The Fall 2011 season at the Montclair Art Museum
marks the launch of New Directions, a series of solo exhibitions of contemporary artists inaugurated by MAMs new curator of contemporary art, Alexandra Schwartz. The first in this series presents the work of media artist and 2011 Guggenheim Fellow Marina Zurkow. Titled Marina Zurkow: Friends, Enemies, and Others, it runs through January 8. The exhibition presents the world premiere of Zurkows Friends and Enemies, and includes five digital animation videos, two of which are being screened on the Museums grounds, and 16 works on paper.
Zurkow makes psychological narratives about humans and their relationship to animals, plants, and the weather. These take the form of multichannel videos, customized multi-screen computer pieces, animated cartoons, interactive mobile works, and pop objects.
The first portion of the exhibition showcases the series Crossing the Waters (2006-09), digital animations that explore oceanic environments and climate change. The four-part video Elixir (200709), parts III and IV of which are being screened on the Museums grounds, shows figures trapped in floating bottles, highlighting the paradoxical violence and tranquility of the oceans. Weights and Measures (2007) examines how animals, plants, and machines play radically different ecological roles. Slurb (2009), commissioned by the city of Tampa, imagines that city as an underwater, post-apocalyptic world.
The centerpiece of the exhibition, from the series Friends and Enemies, comprises a 146-hour-long video and related prints. The digital animation Mesocosm (Northumberland UK) chronicles the changes that occur over a year on the moors of Northumberland, England; one minute of screen time equals one hour of real time. Seasons unfold, snows fall, days pass, moons rise, and animals come and go around the omnipresent man in the garden, which is based on a painting by Lucian Freud of the British fashion designer and performer Leigh Bowery. The action in the landscape is determined by computer code, which randomly generates its order and frequency; no cycle is identical to the last. Mesocosm (Northumberland, UK): Winter, Spring, Summer, Autumn (2011) consists of four digital prints based on video stills, while Heraldic Crests for Invasive Species (2011) comprises 12 letterpress prints describing some of the major invasive (non-native) species of Northern England, several of which appear in the video. Based on traditional crests, each imaginary coat of arms reveals information about the animals country of origin; its introduction into England; and its victories, allies, and enemies. With these works, Zurkow seeks to spur a conversation around the relationship between nativist views toward invasives and anti-immigrant rhetoric.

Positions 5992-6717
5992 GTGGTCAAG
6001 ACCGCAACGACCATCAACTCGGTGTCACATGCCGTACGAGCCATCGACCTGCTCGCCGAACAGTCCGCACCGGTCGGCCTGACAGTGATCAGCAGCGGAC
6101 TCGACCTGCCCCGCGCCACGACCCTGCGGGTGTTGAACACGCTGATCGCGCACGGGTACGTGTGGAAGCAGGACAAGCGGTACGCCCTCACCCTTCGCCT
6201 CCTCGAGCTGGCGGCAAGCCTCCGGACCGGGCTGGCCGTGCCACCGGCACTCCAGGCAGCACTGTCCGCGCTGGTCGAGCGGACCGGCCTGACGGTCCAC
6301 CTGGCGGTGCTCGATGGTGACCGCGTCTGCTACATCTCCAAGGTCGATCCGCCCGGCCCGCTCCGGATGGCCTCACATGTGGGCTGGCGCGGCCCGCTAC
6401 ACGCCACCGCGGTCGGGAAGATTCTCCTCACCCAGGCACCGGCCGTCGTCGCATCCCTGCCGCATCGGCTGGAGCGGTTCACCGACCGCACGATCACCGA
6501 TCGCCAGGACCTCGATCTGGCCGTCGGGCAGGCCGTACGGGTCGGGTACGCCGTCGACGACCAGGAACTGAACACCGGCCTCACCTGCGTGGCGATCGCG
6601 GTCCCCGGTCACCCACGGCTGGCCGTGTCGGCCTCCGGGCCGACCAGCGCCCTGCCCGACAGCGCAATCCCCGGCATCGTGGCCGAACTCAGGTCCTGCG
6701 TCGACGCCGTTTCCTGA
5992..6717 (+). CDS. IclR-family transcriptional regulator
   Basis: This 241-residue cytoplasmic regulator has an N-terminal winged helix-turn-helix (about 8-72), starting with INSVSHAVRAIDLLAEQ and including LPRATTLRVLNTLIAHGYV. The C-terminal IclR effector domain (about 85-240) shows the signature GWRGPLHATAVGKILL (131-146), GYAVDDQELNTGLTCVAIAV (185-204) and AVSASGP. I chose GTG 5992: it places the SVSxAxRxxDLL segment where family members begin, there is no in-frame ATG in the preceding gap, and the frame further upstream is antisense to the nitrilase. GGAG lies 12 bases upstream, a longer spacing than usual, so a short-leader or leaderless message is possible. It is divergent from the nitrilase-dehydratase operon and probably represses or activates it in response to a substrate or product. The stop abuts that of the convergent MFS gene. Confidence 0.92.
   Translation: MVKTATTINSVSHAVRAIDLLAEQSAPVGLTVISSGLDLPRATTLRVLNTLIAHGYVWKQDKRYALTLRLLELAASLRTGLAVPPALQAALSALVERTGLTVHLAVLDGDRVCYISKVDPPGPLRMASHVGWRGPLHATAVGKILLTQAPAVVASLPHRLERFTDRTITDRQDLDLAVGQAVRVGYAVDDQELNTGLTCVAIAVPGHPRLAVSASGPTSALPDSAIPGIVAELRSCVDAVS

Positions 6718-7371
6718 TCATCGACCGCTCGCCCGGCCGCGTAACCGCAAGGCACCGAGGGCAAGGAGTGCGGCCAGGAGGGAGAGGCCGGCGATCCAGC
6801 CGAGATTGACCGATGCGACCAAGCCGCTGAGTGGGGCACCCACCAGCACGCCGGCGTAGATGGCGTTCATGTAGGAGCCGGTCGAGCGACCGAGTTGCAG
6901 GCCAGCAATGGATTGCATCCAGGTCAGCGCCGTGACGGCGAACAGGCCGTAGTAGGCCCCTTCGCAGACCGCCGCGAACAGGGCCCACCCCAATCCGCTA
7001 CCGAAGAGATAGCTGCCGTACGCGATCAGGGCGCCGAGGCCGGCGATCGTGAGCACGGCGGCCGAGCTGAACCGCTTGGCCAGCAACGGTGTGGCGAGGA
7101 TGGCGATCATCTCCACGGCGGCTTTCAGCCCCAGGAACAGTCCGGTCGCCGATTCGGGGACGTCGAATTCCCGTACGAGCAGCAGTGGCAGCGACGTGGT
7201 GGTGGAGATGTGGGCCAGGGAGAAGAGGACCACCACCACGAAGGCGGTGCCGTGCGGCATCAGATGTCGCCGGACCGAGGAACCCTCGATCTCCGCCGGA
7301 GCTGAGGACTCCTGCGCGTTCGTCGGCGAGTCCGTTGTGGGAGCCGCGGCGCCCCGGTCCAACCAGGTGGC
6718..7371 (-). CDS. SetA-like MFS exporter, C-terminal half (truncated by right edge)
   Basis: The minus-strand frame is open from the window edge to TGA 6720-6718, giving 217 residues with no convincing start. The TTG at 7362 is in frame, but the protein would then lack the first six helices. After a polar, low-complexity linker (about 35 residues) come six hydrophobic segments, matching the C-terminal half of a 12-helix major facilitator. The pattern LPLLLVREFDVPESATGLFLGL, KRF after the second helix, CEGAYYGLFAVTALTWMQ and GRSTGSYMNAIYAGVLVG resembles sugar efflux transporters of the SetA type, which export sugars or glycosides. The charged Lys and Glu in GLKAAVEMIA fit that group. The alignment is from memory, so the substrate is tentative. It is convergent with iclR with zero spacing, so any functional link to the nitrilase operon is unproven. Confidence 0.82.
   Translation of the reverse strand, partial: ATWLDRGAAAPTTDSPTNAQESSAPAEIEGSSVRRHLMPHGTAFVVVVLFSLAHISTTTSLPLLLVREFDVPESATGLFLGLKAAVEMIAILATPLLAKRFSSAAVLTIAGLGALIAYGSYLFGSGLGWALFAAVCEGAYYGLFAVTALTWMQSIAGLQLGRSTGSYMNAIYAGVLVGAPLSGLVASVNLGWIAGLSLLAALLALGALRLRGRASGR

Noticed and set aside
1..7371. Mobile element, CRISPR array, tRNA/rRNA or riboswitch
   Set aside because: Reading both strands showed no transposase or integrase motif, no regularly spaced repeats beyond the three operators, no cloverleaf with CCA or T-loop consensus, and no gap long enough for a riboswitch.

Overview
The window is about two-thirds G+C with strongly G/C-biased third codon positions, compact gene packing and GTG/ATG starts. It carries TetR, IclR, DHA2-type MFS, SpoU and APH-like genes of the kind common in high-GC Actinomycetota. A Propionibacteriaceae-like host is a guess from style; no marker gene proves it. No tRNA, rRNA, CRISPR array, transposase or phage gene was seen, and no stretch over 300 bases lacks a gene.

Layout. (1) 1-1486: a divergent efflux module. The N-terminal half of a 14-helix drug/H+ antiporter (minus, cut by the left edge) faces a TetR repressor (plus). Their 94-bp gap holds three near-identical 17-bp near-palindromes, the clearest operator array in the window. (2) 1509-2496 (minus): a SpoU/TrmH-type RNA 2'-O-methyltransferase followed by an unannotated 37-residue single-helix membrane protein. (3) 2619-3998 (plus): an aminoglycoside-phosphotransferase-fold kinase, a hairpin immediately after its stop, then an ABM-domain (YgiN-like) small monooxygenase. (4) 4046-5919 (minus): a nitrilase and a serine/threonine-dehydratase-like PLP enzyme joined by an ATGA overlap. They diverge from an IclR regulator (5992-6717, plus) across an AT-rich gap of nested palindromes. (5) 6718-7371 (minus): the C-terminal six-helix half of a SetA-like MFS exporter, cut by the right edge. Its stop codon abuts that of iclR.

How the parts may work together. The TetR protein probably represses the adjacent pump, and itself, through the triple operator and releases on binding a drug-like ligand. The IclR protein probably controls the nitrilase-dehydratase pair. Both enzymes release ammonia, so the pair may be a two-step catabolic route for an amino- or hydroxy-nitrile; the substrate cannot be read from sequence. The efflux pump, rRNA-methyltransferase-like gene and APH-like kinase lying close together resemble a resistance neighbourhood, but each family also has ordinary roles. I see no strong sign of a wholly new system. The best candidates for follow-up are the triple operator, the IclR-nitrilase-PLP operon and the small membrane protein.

Since 2000, MARINA ZURKOW has exhibited at The Sundance Film Festival, The Rotterdam Film Festival, Res Fest, Ars Electronica, Creative Time, The Kitchen, The Smithsonian American Art Museum, The Walker Art Center, The Brooklyn Museum, The National Museum for Women in the Arts, and Eyebeam, among other venues. Her videos have been broadcast on MTV, FujiTV, and PBS. She is a 2011 Guggenheim Fellow, a 2005 NYFA Fellow, a 2003 Rockefeller New Media Fellow, and a 2001 Creative Capital grantee. She teaches at New York Universitys Interactive Telecommunications Program (ITP), and lives in Brooklyn.
ALEXANDRA SCHWARTZ was recently appointed curator of contemporary art at the Montclair Art Museum, where she is inaugurating the New Directions series, and planning a major traveling exhibition, New Order: Art and Politics in the 1990s, opening at MAM in Fall 2013. Before her appointment she was the coordinator of The Museum of Modern Arts Modern Womens Project; in this role she was the co-editor of Modern Women: Women Artists at The Museum of Modern Art (2010) and curator of Mind and Matter: Alternative Abstractions, 1940 to Now and Modern Women: Single Channel at MoMA PS1. She is also the author of Ed Ruschas Los Angeles (MIT Press, 2010) and the editor of a collection of Ruschas writings, Leave Any Information at the Signal: Writings, Interviews, Bits, Pages (MIT Press, 2002). A contributor to various journals, anthologies, and exhibition catalogs, she has taught at Columbia University and the University of Michigan, and in the Education Departments at MoMA and The Whitney Museum of American Art and has lectured widely. She received a Ph.D. from the University of Michigan and a B.A. from Harvard University.